Typically an employer will ask job applicants to present what is called a hoja de delincuencia to show they have not been convicted of crimes.
Many do not realize that individuals can remove mention of a conviction from their record after 10 years. Now the legislature has reduced that period for many crimes.
Lawmakers worked into the night Thursday to approve bill No. 18.650 that makes a distinction between major and lesser crimes.
Those who have been convicted of murder, sex crimes involving minors, terrorism or being a member of a criminal organization still have to wait 10 years after leaving prison to wipe their record clean.
But due to the action Thursday night, some can immediately seek changes in their record after leaving prison if they have been sentenced to three years or less.
Those completing a sentence of from three to five years have to wait for a year. Someone who served a sentence of from five to 10 years would have towait for three years before seeking to clean the record.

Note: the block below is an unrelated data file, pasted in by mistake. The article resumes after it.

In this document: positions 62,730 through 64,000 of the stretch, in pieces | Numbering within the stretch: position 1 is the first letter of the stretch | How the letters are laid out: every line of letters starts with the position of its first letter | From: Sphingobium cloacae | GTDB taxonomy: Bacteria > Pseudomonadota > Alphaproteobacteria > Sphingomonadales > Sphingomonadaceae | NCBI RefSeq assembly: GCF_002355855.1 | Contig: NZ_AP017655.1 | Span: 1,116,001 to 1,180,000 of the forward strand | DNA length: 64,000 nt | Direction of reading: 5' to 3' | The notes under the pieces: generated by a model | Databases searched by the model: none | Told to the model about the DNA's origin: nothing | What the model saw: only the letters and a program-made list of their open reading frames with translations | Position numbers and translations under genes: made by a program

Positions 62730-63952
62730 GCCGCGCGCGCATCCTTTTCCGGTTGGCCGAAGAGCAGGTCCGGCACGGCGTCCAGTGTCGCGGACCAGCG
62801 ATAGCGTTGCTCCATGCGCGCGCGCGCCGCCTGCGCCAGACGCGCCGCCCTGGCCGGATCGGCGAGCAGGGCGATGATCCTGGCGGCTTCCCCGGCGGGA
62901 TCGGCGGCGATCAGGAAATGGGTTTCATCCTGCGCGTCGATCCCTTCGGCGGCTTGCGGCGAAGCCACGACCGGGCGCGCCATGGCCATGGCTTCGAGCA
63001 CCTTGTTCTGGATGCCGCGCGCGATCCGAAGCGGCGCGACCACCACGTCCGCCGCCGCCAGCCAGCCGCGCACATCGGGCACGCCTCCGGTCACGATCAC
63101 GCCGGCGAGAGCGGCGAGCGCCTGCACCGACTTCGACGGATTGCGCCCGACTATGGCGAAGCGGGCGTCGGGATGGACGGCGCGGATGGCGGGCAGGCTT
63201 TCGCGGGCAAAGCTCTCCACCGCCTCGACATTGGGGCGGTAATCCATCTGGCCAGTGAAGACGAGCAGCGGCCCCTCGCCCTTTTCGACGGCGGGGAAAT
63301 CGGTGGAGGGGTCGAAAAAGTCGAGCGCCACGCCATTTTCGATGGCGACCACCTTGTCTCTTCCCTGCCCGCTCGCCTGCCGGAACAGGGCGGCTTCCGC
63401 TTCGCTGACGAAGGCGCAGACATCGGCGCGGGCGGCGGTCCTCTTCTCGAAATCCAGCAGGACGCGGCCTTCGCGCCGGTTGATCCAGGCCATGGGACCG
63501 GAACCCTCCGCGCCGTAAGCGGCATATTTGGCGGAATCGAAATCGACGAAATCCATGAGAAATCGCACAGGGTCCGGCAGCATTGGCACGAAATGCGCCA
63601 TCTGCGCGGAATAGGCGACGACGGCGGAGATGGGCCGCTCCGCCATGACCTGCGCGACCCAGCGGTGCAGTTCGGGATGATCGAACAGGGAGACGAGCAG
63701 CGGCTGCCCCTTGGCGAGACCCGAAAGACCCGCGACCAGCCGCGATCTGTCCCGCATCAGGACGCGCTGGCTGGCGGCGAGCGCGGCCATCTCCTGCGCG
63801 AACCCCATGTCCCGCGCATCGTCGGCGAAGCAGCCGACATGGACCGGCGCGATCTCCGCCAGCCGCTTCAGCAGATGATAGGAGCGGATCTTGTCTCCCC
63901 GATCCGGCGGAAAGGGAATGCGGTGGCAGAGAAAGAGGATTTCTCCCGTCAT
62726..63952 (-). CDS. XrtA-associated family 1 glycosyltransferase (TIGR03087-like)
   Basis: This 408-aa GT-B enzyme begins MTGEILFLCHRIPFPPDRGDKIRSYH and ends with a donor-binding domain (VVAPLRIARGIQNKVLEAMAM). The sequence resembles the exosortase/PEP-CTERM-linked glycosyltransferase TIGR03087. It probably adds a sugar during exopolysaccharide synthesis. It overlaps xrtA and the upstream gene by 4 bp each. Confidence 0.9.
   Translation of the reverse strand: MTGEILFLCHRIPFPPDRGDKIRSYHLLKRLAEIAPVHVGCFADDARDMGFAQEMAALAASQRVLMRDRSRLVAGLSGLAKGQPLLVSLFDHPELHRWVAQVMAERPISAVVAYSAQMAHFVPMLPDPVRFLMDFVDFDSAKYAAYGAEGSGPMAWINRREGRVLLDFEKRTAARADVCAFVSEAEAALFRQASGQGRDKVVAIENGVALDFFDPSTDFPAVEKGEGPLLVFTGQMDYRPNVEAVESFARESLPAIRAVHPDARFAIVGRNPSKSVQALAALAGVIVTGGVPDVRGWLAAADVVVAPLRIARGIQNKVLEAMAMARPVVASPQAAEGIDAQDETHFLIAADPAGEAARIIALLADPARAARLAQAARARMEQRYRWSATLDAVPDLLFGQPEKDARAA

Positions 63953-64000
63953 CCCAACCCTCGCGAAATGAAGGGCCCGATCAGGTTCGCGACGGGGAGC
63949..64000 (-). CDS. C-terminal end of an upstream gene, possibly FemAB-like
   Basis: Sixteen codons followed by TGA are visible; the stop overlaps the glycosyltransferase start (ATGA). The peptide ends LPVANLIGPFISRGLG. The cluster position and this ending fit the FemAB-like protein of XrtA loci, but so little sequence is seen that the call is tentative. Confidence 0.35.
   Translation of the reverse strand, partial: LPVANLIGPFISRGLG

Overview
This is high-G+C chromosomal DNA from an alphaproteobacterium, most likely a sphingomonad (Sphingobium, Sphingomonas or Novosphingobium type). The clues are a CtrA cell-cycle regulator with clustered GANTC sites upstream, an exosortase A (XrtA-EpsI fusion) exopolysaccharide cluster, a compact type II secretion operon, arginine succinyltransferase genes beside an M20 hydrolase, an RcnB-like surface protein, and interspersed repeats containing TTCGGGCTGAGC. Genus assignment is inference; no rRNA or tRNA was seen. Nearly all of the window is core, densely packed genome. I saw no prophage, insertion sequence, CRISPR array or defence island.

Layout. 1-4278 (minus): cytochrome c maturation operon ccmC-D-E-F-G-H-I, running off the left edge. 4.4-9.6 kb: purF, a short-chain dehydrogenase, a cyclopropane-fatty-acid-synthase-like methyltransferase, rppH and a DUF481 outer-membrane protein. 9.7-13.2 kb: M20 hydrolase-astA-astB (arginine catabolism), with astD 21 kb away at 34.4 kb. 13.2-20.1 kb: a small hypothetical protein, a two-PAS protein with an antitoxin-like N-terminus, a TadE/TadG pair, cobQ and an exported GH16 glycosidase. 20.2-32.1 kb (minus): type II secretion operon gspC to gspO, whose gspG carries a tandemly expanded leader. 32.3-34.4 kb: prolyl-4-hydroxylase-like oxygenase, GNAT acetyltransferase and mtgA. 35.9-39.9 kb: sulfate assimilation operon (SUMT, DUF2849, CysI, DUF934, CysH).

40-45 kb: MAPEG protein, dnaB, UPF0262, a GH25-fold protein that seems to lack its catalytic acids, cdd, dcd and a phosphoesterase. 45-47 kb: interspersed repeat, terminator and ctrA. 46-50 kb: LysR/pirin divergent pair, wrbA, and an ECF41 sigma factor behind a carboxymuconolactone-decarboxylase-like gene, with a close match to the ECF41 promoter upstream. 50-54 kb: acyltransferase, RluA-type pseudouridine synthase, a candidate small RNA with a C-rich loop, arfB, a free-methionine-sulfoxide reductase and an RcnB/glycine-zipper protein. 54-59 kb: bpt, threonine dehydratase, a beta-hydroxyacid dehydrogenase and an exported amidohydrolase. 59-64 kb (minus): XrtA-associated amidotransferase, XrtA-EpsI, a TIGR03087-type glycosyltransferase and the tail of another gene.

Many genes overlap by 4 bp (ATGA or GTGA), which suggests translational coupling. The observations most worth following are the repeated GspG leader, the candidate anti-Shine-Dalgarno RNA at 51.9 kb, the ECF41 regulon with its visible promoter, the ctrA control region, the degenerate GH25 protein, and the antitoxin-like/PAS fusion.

Someone who served a sentence of 10 years or more would have to wait five years to change the record, according to the bill.
Conviction information is kept by the Registro y Archivos Judiciales, and this is the agency that would have to eliminate the notation of the conviction. Private credit reporting agencies and newspaper archives still would list convicted individuals.
Lawmakers took this action because many thought that those convicted for a lesser felony should not face same time limit as those convicted for a major crime. They also sought ways so that former convicts could obtain training and enter certain professions without the stain of their past actions on their record. Only those who have not been convicted of a second crime are eligible, according to the bill.
The hundreds of convicts who are being released to ease prison overcrowding would be able to take advantage of the new law.